Posts Tagged ‘ quiz ’

New Study: Working Parents Too Stressed to Have Sex

Wednesday, March 23rd, 2011

ss_101704105Do working parents have more stress in their lives than non-working parents? While it’s clear that being a stay-at-home mom or dad is certainly no walk in the park, a new national survey from Care.com implies the answer is ”yes.”

 According to the survey, sixty-two percent of working parents revealed they are too stressed from managing their jobs and families to go to the gym, call a friend, or even have sex with their spouses. 

Another key finding? The majority of those surveyed would be willing to trade in a higher paycheck for less responsibility at work. A quarter of working parents (25%) reported that they would leave their current jobs for less or considerably less money if that would provide more flexibility in their lives.

Results go on to show the issue of childcare as a major stress-inducer. With more than a third (34%) of parents relying on their nannies or babysitters to make their lives run smoothly, 62% find that it is stressful to extremely stressful when a childcare crisis, such as a sick nanny or babysitter or a school closing occurs.  And while more than half (58%) of parents have a childcare back-up plan, only ten percent rely on their employers to provide emergency back-up care as a benefit.

Still, the greatest source of stress for the working parents proved to be the difficult task of managing work-life balance.  More than a third of parents – (35 percent) cited work-life as most stressful while a quarter of parents (24%) felt that finding a trusted care provider for their child is more stressful than keeping their relationship with their spouse happy (18.4%) and excelling at their jobs (11.3%).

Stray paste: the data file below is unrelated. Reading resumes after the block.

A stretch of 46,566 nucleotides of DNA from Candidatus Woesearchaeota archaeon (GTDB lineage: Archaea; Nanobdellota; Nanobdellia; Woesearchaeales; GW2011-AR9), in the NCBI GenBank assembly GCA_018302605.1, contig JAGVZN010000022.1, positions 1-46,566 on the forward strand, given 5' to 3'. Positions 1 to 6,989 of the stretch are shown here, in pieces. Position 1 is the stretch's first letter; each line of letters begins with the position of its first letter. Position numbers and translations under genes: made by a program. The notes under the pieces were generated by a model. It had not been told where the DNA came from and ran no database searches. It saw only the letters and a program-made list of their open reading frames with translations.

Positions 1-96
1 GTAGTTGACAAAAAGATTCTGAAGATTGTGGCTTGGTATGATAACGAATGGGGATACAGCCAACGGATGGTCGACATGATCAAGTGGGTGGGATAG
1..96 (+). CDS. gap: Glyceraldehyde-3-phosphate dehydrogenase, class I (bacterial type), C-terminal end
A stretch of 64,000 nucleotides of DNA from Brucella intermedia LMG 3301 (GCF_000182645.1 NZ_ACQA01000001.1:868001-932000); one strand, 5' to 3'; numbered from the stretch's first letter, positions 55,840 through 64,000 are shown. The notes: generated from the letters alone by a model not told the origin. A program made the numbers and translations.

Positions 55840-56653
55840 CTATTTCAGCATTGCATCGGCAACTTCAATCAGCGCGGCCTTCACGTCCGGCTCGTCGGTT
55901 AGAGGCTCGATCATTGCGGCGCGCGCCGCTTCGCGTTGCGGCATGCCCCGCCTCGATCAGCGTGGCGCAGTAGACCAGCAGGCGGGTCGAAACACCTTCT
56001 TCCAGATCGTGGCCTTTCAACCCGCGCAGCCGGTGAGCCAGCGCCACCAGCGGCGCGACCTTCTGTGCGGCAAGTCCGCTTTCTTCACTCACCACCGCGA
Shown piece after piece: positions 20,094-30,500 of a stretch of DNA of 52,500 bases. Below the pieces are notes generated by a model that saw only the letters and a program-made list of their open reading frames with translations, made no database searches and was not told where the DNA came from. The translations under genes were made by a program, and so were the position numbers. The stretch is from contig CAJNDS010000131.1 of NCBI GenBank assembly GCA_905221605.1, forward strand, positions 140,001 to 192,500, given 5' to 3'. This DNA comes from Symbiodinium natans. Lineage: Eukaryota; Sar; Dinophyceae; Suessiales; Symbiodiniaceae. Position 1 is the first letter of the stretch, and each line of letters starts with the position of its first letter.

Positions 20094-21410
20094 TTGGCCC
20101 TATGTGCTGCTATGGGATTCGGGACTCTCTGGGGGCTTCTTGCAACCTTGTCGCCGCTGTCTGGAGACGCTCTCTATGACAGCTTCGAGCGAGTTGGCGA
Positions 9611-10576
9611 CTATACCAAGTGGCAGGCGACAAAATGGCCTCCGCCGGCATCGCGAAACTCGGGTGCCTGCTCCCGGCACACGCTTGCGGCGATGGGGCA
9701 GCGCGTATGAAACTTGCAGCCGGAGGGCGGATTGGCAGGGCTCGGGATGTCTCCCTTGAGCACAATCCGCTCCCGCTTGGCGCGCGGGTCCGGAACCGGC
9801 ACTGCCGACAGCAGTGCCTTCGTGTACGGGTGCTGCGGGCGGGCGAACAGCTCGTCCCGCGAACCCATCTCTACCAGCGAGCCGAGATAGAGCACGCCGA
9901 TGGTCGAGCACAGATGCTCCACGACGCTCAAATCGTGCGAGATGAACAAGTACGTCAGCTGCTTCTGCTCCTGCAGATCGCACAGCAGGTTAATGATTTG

“While the White House recently announced the great strides of women in the workplace, this survey shows that the work-life balance for so many working parents remains elusive,” said Wendy Sachs, Editor-in-Chief of Care.com.

 “This survey finds that despite successful careers, our work is impacting our personal lives in unhealthy ways.  Working moms, particularly those with young children, are exhausted and stressed by a workday that for many never ends because we are tethered to technology 24/7,” Sachs said.   “It’s no surprise that moms who are toting buzzing BlackBerries in their bags chock full of work emails, can feel tapped out and not eager for sex. Stress kills the libido.”  

What are your thoughts on this survey? Share your opinions along with the biggest sources of stress in your life and how they relate to being a working or stay-at-home parent (SAHP’s should also be considered a ‘working parents’ in my opinion!). 

Note: The Care.com survey was conducted via an online survey at Care.com among 600 adult parents 18 years of age from February 22 – March 1, 2011.

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Pop Quiz: Is Testing Good for Kids?

Tuesday, October 19th, 2010

The next time your child asks why we need tests and quizzes, explain testing is like eating veggies—he may not love it, but it’ll be good for him!

A new research published in this month’s Science magazine explains students not only learn from testing, they also improve their memory. Simply studying without follow-up testing doesn’t help students retain necessary information.

Science magazine’s October issue focuses on a new research that tested undergraduates on their studying, memorizing, and testing abilities.   Students were given a list of Swahili words with English translations and asked to think of helpful ways to associate them.  The students were then divided into two groups—one group was left alone to study without tests while the other group was told to study and given a series of tests. 

At the end of the study, both groups were given a final test—the group that did better was the one given regular practice tests to help sharpen minds and memorization skills.  Quizzing students regularly helped them spend more time trying to understand difficult concepts.

Researchers hope this information can provide students with helpful studying tips.  So start encouraging kids to love (or at least tolerate) the benefits of studying!

Do you agree or disagree with this research?

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